Grief never disappears from royals’ or commoners’ lives

One wonders ... Do we get better at understanding grief of all types when we have lived as long...
One wonders ... Do we get better at understanding grief of all types when we have lived as long as Queen Elizabeth? PHOTO: GETTY IMAGES
She turns 95 today, but it seems wrong to wish Her Majesty many happy returns.

It is too soon after her husband’s death. And, while she might not have wanted him to live in his frail almost 100-year-old state, I am guessing she will be missing his presence, nonetheless.

I have no right to make such presumptions. I don’t know her. Nor can I draw on the experience of being married to someone for 73 years.

My own marriage lasted a paltry 18 years. I knew he had to die, that his cancer-ravaged body was done. That didn’t stop me thinking, weeks after it was all over, that I would trade anything for just another day with him. Madness. The madness of grief.

I wonder if we get any better at understanding grief of all types when we have lived as long as Queen Elizabeth.

Does each fresh grief awaken the old ones? Does it become any easier to deal with those little darts to the heart every time a grandchild says something naive and you wish they could be permanently cocooned from losing that candour and innocence?

Do you lose the urge to convey amusing snippets to your dead nearest and dearest or ask their advice? Do you stop what I call advance grieving, where you deal with your sadness about the deceased’s absence from any important event before the occasion, so it frees you to enjoy the moment?

Does the Queen grieve for a life she might have had as a commoner? She may have avoided the grief of losing a job, but does she have sadness about having a job she hasn’t felt able to leave yet?

I am still not used to grief, big and small, even though I assume it first struck me more than 60 years ago when I was 4 and my mother died. My memory has blacked out the immediate aftermath.

I kid myself about my coping mechanisms now.

I have been dry -eyed about the disappearance of our 2-year-old cat, Joey, this month.

‘‘Make sure you are home by eight,’’ were the last words we can be sure he heard. Silly words from my companion, the crazy cat gentleman.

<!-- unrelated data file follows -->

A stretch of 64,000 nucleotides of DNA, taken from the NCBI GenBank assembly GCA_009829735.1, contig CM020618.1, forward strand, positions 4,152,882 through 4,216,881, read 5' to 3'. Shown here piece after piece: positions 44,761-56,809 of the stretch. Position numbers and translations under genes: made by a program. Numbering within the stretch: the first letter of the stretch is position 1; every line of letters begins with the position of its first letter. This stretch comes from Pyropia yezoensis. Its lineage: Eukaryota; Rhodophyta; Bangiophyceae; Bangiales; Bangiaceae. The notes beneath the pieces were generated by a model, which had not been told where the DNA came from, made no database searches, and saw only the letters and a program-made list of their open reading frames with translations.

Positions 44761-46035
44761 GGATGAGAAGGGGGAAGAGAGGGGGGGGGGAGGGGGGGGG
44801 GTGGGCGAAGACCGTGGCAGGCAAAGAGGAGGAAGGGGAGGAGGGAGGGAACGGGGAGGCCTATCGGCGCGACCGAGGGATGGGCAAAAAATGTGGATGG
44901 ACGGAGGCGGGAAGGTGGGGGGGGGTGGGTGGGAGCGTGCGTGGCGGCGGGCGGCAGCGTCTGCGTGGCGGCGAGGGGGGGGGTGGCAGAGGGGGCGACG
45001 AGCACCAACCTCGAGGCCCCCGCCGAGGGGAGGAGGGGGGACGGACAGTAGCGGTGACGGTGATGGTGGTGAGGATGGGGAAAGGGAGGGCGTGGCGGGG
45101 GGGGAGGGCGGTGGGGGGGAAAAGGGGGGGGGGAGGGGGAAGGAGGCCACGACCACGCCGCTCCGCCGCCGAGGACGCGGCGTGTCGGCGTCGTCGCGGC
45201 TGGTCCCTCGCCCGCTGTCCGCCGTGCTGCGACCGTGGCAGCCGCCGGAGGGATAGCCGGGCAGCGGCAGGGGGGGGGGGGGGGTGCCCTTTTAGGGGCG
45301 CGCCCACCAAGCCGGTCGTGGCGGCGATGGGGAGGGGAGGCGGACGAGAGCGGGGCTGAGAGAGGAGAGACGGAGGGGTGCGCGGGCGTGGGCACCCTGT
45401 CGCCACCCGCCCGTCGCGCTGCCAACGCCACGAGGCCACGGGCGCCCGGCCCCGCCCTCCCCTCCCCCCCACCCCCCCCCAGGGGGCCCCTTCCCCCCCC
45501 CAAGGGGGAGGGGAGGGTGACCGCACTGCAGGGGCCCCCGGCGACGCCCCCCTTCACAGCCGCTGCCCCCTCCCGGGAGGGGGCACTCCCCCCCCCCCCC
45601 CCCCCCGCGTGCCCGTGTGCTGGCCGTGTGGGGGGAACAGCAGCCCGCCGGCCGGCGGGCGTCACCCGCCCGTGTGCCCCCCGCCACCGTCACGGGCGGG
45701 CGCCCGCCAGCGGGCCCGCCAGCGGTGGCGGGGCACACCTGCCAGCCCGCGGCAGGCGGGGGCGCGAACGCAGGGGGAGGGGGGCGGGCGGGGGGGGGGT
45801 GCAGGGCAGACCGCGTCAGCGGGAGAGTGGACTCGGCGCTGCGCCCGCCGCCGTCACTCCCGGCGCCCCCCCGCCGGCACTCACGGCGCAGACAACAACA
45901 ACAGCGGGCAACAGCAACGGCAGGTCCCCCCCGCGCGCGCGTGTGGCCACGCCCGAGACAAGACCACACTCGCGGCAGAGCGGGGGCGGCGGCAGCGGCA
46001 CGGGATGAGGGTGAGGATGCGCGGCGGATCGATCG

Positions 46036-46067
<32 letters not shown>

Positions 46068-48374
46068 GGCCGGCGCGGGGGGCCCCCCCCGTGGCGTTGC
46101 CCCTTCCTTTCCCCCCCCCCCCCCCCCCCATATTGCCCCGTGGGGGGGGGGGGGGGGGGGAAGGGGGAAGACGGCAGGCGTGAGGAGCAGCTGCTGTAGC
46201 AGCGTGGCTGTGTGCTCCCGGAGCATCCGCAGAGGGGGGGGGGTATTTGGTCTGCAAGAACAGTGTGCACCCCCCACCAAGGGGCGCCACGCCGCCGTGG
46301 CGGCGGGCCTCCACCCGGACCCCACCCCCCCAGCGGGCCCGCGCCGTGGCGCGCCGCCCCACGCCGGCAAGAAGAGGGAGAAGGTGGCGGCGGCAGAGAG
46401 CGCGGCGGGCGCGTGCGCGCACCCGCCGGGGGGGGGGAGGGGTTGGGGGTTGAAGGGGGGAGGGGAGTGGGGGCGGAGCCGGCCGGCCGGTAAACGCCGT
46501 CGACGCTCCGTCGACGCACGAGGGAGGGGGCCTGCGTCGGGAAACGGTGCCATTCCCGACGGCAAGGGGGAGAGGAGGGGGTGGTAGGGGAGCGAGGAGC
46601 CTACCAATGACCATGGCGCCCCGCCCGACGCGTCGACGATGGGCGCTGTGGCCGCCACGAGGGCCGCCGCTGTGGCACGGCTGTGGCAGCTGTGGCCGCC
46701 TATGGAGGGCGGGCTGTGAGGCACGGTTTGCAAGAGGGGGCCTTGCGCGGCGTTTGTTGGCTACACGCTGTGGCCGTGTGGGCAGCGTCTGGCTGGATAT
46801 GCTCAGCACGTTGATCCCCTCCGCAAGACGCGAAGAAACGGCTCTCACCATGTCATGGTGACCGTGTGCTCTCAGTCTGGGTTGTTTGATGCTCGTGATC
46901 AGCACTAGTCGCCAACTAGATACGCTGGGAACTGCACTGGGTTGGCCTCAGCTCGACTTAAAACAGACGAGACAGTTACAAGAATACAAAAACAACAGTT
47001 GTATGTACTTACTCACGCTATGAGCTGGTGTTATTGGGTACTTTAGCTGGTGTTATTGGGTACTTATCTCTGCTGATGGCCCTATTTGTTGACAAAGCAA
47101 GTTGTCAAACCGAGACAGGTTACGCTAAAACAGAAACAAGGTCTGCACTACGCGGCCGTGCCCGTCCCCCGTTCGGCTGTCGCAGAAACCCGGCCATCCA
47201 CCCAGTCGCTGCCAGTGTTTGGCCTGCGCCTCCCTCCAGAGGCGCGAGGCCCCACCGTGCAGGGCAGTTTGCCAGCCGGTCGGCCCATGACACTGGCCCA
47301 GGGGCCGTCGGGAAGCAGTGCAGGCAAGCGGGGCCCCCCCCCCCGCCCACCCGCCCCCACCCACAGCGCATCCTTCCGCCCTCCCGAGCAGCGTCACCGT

After smooches all round, Joey bounded down the hall and to freedom. That was it.

I think he is dead. My companion, who initially tried to convince me Joey is off on a grand adventure in the wilds nearby, is not convinced by his own rhetoric. He has emptied and removed the cat feeder from the kitchen.

I thought I was doing OK until, a few days after Joey’s departure, I found I was about to head into civilisation with my top on inside-out. I’d just returned from walking up the paddock to make my glass-shattering calls to the cat (my defence is, they usually worked) while shaking his treats packet.

Then there was my dental appointment. I was determined to present in a sensible way.

Before my previous appointment, keen to disguise the fact I had been scoffing a sticky cafe treat, I headed to a bus hub loo to brush my teeth. Leaning into the basin for a spit, my head came under the soap dispenser sensor, sending a splat into my hair. Should this ever happen to you, do not be tempted to add water to the mix. I am not sure how much of the resulting lather remained when I got to the dentist, but he remained discreetly silent. (I reluctantly accept congratulations from those who have done the frenzied hand-in-and-out dance trying unsuccessfully to get soap or water from dispensers in these over-engineered contraptions.)

This time I avoided any cafe naughtiness, setting off virtuously by bike in my waterproof trousers.

However, it turns out the 9.30 I had entered on my calendar should have been 8.30. Yes, of course I got the text messages about my appointment, but didn’t bother reading them because I knew what I was doing. I rescheduled without mentioning the cat.

When I snarled at my companion for tuning in to TV2 (we were on TV1 and it was just an ad for the other channel), my concern turned to hysterical laughter when he said despondently ‘‘ the cat’s gone, and now I’m stuck with an idiot’’. Touche. My long-time refrain when things go wrong is ‘‘I’m surrounded by idiots’’.

‘‘She’s in the angry phase of grief,’’ I heard him say conspiratorially later, coming over all Elizabeth Kubler-Ross to one of my daughters-in-law.

The Queen can take charge of her TV, and servants will ensure she keeps appointments with her clothes on correctly. Steering clear of idiots might be more difficult, but at least she can have the comfort of cuddling a corgi.

 Elspeth McLean is a Dunedin writer.

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